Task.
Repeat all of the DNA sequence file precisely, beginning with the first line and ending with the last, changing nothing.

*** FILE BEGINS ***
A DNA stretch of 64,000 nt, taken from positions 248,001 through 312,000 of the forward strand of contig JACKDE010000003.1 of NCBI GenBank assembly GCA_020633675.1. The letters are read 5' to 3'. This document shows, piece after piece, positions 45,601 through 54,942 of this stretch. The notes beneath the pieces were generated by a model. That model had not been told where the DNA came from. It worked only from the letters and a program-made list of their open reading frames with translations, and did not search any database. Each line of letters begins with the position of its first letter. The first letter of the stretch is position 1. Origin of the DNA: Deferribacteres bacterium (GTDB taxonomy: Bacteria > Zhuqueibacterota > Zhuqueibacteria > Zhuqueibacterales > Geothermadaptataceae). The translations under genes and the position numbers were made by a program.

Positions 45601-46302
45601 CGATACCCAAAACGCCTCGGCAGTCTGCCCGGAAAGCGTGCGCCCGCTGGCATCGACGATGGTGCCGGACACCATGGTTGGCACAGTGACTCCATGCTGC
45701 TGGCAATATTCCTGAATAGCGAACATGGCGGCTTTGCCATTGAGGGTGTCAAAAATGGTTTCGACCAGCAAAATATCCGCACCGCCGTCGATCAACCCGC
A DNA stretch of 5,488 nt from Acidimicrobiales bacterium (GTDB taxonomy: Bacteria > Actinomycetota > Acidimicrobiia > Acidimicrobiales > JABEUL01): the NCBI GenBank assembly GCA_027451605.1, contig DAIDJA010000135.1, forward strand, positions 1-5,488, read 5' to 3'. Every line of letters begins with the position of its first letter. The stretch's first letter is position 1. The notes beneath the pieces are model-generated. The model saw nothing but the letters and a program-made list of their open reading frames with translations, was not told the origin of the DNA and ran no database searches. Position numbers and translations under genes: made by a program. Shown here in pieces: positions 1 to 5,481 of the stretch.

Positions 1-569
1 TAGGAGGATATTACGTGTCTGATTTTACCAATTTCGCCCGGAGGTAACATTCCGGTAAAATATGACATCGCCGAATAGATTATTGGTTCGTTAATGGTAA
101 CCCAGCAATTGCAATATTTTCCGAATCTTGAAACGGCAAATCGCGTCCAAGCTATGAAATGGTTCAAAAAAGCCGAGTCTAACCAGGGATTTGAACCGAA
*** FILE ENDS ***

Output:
A DNA stretch of 64,000 nt, taken from positions 248,001 through 312,000 of the forward strand of contig JACKDE010000003.1 of NCBI GenBank assembly GCA_020633675.1. The letters are read 5' to 3'. This document shows, piece after piece, positions 45,601 through 54,942 of this stretch. The notes beneath the pieces were generated by a model. That model had not been told where the DNA came from. It worked only from the letters and a program-made list of their open reading frames with translations, and did not search any database. Each line of letters begins with the position of its first letter. The first letter of the stretch is position 1. Origin of the DNA: Deferribacteres bacterium (GTDB taxonomy: Bacteria > Zhuqueibacterota > Zhuqueibacteria > Zhuqueibacterales > Geothermadaptataceae). The translations under genes and the position numbers were made by a program.

Positions 45601-46302
45601 CGATACCCAAAACGCCTCGGCAGTCTGCCCGGAAAGCGTGCGCCCGCTGGCATCGACGATGGTGCCGGACACCATGGTTGGCACAGTGACTCCATGCTGC
45701 TGGCAATATTCCTGAATAGCGAACATGGCGGCTTTGCCATTGAGGGTGTCAAAAATGGTTTCGACCAGCAAAATATCCGCACCGCCGTCGATCAACCCGC
A DNA stretch of 5,488 nt from Acidimicrobiales bacterium (GTDB taxonomy: Bacteria > Actinomycetota > Acidimicrobiia > Acidimicrobiales > JABEUL01): the NCBI GenBank assembly GCA_027451605.1, contig DAIDJA010000135.1, forward strand, positions 1-5,488, read 5' to 3'. Every line of letters begins with the position of its first letter. The stretch's first letter is position 1. The notes beneath the pieces are model-generated. The model saw nothing but the letters and a program-made list of their open reading frames with translations, was not told the origin of the DNA and ran no database searches. Position numbers and translations under genes: made by a program. Shown here in pieces: positions 1 to 5,481 of the stretch.

Positions 1-569
1 TAGGAGGATATTACGTGTCTGATTTTACCAATTTCGCCCGGAGGTAACATTCCGGTAAAATATGACATCGCCGAATAGATTATTGGTTCGTTAATGGTAA
101 CCCAGCAATTGCAATATTTTCCGAATCTTGAAACGGCAAATCGCGTCCAAGCTATGAAATGGTTCAAAAAAGCCGAGTCTAACCAGGGATTTGAACCGAA